If anyone’s hiring these days–and some news organizations actually are–they’re looking for candidates who have it all. They want basic journalism skills and technical know-how. But you might be surprised at how different kinds of news organizations rank the importance of those two types of skills.
A study by Serena Carpenter of Arizona State University found that online news outlets are more likely to hire people with broad bodies of knowledge while traditional news organizations tend to seek new hires with solid technical skills. Both types of employers are just as interested in the basics: solid writing skills, working under deadline, editing, teamwork and communication skills. But online newsrooms are less interested in routine technical expertise, according to a summary of the research on the AEJMC site, and more interested in “adaptive expertise,” such as knowledge of subjects other than journalism, creativity, independent and critical thinking, leadership, and problem-solving abilities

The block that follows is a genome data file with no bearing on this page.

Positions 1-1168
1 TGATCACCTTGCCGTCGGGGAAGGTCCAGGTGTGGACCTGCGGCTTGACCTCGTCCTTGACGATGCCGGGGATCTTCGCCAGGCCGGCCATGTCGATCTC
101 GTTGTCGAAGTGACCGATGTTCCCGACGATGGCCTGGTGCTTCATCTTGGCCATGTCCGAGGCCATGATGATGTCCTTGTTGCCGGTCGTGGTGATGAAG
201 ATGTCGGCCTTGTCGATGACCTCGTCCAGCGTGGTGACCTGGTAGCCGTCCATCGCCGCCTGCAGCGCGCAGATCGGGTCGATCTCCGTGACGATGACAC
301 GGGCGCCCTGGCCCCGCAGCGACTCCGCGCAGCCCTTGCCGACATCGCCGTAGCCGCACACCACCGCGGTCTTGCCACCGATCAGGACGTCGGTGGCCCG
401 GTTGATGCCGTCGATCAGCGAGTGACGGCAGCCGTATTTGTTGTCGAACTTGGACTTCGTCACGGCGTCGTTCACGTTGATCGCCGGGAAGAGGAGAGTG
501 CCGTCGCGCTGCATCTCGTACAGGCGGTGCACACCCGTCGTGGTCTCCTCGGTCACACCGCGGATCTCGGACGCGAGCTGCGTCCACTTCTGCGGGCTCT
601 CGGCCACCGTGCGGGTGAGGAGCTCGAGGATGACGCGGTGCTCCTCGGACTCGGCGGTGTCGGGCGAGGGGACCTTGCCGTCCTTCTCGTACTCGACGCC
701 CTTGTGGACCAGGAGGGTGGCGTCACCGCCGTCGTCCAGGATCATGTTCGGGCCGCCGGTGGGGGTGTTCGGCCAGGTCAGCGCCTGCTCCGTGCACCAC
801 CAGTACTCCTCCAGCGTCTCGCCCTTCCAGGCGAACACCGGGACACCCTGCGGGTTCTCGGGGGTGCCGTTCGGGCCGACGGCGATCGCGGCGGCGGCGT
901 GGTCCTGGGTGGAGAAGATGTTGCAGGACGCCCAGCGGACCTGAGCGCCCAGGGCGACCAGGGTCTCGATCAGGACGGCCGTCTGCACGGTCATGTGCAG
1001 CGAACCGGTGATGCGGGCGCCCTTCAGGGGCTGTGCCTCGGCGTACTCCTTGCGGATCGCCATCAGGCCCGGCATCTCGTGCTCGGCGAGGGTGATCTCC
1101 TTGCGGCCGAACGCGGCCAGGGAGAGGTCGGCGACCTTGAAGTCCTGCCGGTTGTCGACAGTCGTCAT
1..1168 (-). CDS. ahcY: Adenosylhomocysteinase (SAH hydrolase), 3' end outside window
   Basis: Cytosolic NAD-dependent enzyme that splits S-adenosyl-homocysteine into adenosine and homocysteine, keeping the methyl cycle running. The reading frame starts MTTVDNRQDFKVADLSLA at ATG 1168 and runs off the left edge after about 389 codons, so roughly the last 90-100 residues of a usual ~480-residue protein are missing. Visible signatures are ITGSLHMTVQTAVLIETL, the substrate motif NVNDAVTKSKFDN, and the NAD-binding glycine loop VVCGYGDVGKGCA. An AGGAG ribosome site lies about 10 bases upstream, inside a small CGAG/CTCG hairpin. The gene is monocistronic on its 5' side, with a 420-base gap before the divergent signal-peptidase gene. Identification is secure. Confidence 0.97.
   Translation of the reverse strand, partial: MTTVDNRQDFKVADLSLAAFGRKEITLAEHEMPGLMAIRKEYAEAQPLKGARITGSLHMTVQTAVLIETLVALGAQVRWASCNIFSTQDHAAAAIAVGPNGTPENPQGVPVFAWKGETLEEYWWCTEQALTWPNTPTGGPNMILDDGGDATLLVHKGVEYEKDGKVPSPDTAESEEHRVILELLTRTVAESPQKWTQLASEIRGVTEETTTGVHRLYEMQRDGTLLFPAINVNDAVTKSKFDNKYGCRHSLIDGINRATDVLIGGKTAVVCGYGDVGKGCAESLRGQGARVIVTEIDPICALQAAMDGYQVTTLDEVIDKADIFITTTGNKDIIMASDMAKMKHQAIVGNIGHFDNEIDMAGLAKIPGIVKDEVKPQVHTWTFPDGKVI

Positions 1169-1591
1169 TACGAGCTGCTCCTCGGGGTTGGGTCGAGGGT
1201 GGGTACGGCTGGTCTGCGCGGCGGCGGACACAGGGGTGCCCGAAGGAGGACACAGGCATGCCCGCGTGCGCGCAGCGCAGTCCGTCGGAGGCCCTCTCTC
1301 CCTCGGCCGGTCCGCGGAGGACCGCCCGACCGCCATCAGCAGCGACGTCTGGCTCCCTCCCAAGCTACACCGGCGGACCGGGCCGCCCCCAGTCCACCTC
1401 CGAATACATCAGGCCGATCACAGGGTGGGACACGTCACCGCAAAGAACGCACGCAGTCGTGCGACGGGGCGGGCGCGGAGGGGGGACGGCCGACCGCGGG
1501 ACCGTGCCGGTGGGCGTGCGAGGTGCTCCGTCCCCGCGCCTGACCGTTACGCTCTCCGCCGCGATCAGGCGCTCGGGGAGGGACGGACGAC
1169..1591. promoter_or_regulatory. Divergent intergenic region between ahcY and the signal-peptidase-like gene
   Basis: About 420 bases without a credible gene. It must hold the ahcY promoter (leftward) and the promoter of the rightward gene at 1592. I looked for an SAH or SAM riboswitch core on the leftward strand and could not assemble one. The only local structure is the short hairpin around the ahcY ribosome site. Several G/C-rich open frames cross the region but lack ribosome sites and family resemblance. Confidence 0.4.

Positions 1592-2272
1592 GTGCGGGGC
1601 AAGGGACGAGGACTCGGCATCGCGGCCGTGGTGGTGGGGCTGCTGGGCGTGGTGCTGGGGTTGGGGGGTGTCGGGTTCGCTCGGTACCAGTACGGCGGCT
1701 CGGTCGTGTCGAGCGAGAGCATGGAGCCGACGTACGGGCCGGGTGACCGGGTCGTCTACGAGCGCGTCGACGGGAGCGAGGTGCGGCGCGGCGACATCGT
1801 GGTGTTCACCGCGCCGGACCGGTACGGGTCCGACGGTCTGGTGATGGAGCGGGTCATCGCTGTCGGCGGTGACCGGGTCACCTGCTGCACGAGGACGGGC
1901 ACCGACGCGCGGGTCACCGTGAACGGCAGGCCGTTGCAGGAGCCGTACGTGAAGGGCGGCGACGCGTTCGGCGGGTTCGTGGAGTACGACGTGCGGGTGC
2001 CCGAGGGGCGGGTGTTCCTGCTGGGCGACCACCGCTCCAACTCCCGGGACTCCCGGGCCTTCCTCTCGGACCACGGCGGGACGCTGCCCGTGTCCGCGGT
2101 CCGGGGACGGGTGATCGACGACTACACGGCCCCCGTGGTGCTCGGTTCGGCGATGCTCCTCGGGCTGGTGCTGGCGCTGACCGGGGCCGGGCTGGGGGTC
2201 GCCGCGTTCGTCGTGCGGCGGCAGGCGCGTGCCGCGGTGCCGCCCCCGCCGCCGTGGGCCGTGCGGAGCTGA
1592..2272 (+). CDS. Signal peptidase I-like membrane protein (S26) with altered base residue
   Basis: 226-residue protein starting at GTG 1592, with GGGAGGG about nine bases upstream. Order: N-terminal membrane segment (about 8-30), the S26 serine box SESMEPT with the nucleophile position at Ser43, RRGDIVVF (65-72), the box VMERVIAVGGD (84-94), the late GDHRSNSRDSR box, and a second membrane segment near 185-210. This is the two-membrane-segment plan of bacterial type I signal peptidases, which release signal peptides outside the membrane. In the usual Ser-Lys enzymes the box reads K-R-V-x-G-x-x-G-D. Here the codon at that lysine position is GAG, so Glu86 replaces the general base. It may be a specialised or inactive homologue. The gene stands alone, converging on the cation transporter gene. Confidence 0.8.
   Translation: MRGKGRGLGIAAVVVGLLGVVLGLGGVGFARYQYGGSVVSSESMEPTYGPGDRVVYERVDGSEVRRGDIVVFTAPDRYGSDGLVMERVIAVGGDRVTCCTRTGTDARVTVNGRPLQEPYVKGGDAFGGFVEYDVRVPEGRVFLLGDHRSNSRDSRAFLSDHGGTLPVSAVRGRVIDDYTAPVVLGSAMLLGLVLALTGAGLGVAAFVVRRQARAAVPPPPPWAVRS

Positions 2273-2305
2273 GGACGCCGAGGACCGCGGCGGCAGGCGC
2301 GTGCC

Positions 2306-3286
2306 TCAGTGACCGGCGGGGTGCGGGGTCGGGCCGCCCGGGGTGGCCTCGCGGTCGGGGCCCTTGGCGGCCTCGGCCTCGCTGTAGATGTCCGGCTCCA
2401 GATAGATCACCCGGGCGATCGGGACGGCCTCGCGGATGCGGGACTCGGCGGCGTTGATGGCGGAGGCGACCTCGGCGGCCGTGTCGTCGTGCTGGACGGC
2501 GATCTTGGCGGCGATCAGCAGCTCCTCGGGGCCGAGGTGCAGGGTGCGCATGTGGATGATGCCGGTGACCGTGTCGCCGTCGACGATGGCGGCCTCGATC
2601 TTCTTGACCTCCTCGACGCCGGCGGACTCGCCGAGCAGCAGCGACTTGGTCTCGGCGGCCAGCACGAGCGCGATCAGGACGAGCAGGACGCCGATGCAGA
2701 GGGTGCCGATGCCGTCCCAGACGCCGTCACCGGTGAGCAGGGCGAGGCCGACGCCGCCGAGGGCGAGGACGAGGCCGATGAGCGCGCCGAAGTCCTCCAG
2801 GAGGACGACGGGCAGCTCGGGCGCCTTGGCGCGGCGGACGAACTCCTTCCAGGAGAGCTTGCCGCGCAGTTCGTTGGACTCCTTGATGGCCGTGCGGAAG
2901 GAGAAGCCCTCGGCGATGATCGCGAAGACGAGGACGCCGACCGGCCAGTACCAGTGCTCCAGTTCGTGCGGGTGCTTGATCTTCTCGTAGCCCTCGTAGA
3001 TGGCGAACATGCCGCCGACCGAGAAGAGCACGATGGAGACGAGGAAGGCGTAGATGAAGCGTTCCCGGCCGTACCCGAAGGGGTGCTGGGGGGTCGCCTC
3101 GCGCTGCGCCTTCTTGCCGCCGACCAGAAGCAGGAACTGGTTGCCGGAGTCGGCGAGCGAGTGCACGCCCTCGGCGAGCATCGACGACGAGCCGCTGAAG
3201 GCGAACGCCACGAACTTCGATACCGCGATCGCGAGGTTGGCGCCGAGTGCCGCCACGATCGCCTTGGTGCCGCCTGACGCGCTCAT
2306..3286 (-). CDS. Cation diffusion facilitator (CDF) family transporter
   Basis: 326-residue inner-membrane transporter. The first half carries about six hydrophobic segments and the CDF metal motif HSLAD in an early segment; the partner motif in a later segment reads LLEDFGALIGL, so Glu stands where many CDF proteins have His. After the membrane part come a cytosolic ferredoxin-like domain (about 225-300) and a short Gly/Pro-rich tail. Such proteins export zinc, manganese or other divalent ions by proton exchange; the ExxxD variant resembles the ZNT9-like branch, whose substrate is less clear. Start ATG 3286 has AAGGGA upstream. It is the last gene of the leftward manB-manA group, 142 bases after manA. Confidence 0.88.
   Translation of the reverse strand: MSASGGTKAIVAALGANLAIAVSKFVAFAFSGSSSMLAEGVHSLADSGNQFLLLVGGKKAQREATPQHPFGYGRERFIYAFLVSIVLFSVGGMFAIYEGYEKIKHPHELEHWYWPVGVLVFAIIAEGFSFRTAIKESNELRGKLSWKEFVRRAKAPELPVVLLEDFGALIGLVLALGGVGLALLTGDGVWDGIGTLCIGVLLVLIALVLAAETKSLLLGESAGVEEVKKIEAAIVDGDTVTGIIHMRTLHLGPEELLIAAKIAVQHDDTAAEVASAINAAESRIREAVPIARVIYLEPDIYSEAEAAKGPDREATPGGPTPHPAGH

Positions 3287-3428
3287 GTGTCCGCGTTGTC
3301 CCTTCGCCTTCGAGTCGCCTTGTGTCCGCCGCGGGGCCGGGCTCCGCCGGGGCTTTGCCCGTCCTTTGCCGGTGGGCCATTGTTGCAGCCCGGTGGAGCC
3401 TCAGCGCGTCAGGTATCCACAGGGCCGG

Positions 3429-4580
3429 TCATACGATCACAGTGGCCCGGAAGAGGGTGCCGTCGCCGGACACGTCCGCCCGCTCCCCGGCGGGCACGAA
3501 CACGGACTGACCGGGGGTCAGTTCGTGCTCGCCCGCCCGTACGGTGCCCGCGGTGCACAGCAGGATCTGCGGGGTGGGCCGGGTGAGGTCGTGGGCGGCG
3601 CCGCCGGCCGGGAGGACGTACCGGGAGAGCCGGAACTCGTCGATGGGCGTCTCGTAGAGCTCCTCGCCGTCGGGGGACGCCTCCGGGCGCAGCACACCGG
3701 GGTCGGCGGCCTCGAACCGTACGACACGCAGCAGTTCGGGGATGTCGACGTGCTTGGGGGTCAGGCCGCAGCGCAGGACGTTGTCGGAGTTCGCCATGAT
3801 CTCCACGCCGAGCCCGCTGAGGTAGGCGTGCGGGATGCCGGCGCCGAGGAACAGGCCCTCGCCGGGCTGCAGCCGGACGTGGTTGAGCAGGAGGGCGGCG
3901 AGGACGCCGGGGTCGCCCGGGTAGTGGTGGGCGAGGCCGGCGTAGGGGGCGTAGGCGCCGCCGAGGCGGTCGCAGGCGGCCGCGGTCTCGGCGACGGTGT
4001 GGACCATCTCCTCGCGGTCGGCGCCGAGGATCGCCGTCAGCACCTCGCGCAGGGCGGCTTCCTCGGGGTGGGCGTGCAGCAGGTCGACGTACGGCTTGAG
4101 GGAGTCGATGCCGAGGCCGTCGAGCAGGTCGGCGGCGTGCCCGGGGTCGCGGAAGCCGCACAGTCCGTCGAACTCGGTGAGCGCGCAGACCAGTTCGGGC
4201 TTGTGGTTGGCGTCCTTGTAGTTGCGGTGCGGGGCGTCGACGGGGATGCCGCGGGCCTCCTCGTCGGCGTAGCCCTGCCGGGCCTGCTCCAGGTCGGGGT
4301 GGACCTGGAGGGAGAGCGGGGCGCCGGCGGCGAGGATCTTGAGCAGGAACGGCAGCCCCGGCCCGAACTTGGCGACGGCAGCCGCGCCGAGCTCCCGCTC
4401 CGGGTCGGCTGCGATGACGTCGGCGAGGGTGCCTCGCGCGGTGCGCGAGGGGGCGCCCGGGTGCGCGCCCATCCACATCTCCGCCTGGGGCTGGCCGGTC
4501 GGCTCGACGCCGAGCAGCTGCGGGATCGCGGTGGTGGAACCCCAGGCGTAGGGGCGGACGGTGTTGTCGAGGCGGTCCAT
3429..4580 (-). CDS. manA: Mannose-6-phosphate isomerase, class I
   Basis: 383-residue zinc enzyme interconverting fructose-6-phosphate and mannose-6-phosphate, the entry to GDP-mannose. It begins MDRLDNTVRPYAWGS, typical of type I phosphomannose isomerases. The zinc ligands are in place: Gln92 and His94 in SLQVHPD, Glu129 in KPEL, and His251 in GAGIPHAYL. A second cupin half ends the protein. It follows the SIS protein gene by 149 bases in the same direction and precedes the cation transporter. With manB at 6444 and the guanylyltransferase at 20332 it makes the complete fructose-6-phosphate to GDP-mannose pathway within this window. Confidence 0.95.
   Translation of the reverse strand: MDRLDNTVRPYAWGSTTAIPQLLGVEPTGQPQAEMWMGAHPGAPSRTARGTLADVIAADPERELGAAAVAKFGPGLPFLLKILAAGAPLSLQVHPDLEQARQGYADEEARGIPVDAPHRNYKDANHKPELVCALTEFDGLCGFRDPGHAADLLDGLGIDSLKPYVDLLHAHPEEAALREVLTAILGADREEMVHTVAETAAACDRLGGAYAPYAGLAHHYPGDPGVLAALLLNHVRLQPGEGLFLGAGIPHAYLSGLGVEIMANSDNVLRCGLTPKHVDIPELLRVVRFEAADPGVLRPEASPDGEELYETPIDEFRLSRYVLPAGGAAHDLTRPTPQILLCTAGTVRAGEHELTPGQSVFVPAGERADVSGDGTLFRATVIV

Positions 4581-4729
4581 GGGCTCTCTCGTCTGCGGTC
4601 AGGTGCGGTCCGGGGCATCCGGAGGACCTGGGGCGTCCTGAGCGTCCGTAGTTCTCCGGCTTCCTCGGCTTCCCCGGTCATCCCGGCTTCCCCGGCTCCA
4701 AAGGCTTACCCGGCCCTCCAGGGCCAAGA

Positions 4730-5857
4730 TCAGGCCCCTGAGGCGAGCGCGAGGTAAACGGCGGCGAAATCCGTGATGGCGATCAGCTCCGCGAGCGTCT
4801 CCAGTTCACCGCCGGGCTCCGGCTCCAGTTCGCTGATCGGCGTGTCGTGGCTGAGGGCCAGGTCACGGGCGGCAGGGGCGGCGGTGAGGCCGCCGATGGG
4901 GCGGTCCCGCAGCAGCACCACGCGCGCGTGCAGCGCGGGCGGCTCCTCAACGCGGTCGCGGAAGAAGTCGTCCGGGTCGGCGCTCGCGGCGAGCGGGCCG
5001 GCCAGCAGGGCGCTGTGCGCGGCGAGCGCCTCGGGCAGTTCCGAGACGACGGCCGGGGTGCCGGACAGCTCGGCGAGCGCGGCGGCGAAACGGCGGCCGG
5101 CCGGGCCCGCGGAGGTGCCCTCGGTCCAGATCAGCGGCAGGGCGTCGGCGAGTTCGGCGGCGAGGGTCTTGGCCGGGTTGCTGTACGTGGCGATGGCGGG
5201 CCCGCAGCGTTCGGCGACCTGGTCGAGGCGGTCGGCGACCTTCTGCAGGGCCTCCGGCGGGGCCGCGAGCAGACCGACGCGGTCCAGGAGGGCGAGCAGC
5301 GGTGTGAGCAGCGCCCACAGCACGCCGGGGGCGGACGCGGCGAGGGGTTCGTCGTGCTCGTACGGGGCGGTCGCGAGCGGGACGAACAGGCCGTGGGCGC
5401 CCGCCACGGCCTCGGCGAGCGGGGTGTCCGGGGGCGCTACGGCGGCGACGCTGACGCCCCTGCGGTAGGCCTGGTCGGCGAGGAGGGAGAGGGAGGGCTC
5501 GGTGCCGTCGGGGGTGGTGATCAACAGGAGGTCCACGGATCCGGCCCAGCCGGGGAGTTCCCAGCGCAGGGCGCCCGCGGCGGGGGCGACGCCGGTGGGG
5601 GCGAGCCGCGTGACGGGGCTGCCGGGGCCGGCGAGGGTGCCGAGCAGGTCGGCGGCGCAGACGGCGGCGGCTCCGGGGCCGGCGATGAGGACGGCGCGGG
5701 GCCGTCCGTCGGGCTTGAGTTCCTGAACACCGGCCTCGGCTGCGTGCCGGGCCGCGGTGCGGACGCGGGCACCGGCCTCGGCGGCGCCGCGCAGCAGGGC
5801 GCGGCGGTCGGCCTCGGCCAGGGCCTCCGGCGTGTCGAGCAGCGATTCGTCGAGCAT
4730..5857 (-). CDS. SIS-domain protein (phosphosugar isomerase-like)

Why wouldn’t online newsrooms care just as much about technical skills? Perhaps, the study suggests, because they assume applicants already have them or because they could easily be taught.
The study was based on a review of six months of job postings at JournalismJobs.com. It’s hardly exhaustive, but the results are food for thought.